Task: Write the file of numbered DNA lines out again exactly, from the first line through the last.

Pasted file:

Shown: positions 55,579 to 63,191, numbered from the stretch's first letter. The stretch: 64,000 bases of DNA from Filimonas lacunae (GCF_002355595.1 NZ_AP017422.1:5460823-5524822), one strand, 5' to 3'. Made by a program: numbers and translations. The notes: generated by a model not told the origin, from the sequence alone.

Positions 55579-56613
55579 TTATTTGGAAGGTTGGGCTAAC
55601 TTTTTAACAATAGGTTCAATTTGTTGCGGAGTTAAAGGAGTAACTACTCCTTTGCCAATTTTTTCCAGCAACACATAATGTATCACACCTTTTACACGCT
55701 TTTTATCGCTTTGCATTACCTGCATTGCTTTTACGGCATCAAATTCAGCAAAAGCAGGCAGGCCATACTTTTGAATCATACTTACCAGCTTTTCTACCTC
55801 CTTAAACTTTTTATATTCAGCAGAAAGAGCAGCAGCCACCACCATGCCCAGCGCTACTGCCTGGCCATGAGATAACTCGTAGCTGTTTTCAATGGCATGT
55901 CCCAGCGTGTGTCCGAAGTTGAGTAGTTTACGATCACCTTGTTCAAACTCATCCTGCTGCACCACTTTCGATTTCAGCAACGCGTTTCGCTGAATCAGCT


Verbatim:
Shown: positions 55,579 to 63,191, numbered from the stretch's first letter. The stretch: 64,000 bases of DNA from Filimonas lacunae (GCF_002355595.1 NZ_AP017422.1:5460823-5524822), one strand, 5' to 3'. Made by a program: numbers and translations. The notes: generated by a model not told the origin, from the sequence alone.

Positions 55579-56613
55579 TTATTTGGAAGGTTGGGCTAAC
55601 TTTTTAACAATAGGTTCAATTTGTTGCGGAGTTAAAGGAGTAACTACTCCTTTGCCAATTTTTTCCAGCAACACATAATGTATCACACCTTTTACACGCT
55701 TTTTATCGCTTTGCATTACCTGCATTGCTTTTACGGCATCAAATTCAGCAAAAGCAGGCAGGCCATACTTTTGAATCATACTTACCAGCTTTTCTACCTC
55801 CTTAAACTTTTTATATTCAGCAGAAAGAGCAGCAGCCACCACCATGCCCAGCGCTACTGCCTGGCCATGAGATAACTCGTAGCTGTTTTCAATGGCATGT
55901 CCCAGCGTGTGTCCGAAGTTGAGTAGTTTACGATCACCTTGTTCAAACTCATCCTGCTGCACCACTTTCGATTTCAGCAACGCGTTTCGCTGAATCAGCT